Labor Day is defined by Wikipedia as an annual holiday to celebrate the achievements of workers. Nobody works harder as an advocate for those coping with HIV/AIDS than OTA’s own Kathi Winter. On this Labor Day we recognize Kathi’s contribution, courage, and commitment. Her story is a powerful, inspiring testament to her exceptional character and her faith.

Outreach to Africa celebrates Kathi for her remarkable contribution to the work we do in Uganda. She has used her life, circumstances, and faith to encourage and bless others through her advocacy work in Uganda, the USA, and so many other places in the world. Kathi could have given up, but instead she found strength in God and used her enthusiasm and courage to take action.

Kathi Winter shares her story and invites others to get involved with Outreach to Africa.

My name is Kathi, and I have been HIV+ for 17 years. I have been involved in advocacy for those living with the virus for quite awhile. I met a woman named Evelyn Komuntale at church; she was a wonderful woman from Africa with a huge heart for the orphaned, widowed, sick and vulnerable in her home country of Uganda. So when I found out my blood test was positive for HIV, I knew who I could go to for love, comfort, support and prayer. Evie was there for me all the way, getting through those first few months was very hard, and back then the severe stigma and judgment was rampant. Evie loved me, cried with me, and brought me out of my shell. We decided to start an organization that would serve the orphans in Uganda who have been so unfairly affected by AIDS. Evie encouraged me to turn my situation into something positive, and we really jumped into the work of finding U.S. sponsors for Ugandan children.

The number of grandmothers with 8-10 kids in their household was astonishing. On my first trip to Uganda in 1998 we spent 8 hours taking photos of kids (and their grandma’s) and gathering stories. There were hundreds in line, and I just cried as I was so overwhelmed. However, I saw that Evie was well-known and respected in Kampala, and particularly in Fort Portal, where she grew up, She knew everyone, and vice versa, and Evie’s love for the kids was contagious. I began to speak with those who knew they were infected with HIV, and we started support groups in the village on the border of Congo where we now have a major medical clinic. Quickly, over 80 women joined the group, and I began my effort to educate about protection (of those infected too), and nutrition, and palliative care.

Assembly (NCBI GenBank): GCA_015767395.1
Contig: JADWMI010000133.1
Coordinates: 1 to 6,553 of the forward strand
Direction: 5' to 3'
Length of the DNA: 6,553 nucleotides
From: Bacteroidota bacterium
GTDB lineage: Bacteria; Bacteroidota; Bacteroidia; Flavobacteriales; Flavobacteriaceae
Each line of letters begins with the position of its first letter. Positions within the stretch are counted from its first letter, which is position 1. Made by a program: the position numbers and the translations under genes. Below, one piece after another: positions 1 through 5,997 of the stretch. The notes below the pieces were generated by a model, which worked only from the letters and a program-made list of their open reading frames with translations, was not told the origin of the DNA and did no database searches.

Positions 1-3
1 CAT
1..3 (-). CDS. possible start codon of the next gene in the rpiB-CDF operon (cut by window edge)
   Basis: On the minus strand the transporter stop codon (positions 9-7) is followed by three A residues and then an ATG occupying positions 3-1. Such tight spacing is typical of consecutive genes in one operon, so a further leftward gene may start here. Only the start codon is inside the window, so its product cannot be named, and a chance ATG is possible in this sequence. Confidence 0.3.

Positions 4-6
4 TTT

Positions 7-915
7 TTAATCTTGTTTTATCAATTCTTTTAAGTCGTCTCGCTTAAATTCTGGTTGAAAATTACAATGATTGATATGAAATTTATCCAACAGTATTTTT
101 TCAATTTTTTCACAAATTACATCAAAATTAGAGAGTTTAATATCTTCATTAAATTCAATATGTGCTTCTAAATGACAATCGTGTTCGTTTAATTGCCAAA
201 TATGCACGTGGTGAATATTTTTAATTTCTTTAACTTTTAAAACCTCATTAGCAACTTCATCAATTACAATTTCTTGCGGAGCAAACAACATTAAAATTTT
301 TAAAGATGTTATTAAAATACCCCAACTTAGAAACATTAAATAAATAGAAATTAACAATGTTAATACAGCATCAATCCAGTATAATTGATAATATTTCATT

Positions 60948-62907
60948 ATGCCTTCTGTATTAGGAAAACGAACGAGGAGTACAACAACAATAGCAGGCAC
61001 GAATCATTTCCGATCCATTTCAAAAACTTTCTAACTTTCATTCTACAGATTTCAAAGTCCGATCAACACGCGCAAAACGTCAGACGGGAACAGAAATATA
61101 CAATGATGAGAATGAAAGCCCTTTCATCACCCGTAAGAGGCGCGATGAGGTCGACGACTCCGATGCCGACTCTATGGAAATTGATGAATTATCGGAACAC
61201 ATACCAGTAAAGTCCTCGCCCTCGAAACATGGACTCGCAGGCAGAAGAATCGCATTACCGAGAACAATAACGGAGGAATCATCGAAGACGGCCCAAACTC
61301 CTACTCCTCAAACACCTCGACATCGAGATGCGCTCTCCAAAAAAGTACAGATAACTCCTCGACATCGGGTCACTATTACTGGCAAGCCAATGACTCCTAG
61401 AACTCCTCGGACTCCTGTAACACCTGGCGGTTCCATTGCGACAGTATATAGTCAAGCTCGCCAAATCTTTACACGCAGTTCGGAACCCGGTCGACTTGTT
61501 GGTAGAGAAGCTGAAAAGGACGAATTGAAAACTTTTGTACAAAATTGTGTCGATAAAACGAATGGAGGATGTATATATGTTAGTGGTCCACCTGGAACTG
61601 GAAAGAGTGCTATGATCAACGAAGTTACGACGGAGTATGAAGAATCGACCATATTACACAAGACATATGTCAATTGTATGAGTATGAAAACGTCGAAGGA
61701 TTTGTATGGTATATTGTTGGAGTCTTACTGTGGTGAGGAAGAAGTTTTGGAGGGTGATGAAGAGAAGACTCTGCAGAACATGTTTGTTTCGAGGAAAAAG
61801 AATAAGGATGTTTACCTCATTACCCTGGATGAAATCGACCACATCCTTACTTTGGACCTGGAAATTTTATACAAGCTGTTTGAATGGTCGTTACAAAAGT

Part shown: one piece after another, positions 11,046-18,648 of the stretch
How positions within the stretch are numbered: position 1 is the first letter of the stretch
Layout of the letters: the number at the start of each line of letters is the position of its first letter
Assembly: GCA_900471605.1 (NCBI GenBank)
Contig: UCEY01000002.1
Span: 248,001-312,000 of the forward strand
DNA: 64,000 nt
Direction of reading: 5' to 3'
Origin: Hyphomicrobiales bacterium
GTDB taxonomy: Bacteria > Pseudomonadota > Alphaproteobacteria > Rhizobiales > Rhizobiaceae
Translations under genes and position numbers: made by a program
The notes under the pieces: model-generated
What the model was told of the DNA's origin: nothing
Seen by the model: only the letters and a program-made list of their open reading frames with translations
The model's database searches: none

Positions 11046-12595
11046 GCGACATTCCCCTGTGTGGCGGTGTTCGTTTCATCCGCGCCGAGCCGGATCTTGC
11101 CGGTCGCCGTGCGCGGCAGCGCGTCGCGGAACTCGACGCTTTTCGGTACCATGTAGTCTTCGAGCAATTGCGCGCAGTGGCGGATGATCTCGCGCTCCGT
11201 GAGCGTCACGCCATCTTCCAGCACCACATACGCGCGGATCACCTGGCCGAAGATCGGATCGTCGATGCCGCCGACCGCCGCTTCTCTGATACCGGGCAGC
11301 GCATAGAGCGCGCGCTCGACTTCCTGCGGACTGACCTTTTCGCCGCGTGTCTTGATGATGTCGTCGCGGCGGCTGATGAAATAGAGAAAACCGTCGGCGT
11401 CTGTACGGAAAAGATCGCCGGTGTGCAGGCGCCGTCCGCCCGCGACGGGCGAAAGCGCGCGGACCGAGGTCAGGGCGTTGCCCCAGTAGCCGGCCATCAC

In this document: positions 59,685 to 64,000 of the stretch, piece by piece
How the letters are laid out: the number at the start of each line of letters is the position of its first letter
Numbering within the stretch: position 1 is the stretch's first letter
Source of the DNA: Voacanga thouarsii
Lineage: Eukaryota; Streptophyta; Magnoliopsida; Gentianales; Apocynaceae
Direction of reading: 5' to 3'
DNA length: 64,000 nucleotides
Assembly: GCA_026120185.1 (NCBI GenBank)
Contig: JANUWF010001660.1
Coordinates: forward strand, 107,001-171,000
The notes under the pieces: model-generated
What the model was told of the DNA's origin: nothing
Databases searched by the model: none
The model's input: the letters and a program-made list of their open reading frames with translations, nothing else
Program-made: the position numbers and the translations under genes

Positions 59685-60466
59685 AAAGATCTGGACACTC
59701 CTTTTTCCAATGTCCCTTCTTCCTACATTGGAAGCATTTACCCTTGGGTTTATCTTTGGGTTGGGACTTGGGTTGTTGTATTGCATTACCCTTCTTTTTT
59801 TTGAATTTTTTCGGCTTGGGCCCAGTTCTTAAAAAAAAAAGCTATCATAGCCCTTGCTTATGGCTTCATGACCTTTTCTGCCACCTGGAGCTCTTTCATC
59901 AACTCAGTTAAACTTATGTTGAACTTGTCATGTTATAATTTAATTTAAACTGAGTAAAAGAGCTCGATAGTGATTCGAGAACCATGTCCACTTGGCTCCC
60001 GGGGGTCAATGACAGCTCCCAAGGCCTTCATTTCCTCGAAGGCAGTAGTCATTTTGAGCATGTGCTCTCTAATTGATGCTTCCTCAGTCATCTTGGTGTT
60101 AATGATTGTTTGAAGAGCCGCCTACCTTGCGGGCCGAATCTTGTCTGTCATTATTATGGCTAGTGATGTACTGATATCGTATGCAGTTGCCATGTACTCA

We spoke on the radio, appeared on talk shows, and it wasn’t usual for an older white woman (me) to stand up before church congregations to remind people that being sick isn’t a sin. I was given access to speak about HIV from a non African platform. This was a good thing, it showed Ugandans that they weren’t alone, and that we in the west wanted to care and pray for those who have been devastated by HIV.

Since that time, we have built a school for over 300 children, have two major medical clinics, and are planning for a birthing unit in Fort Portal with the help of our teams from Arizona and Canada. In addition, we have Tree of Life Church; where often over 200 attend on Sundays. This area is a rural society and when I am there, I have had the opportunity to speak from the pulpit about issues like tithing (they bring some of their crops to put on the altar- it’s so sweet), and forgiveness (a big part of living with HIV), and judgment- stigma still exists in Africa as many think the disease is from the devil (Literally). The orphans who are infected are shunned, and kicked out of villages. Women lose their households and access to children, there is lots of fear. HIV affects societies economically, socially, physically, and spiritually- at all levels. There is much to teach about and many lives to touch.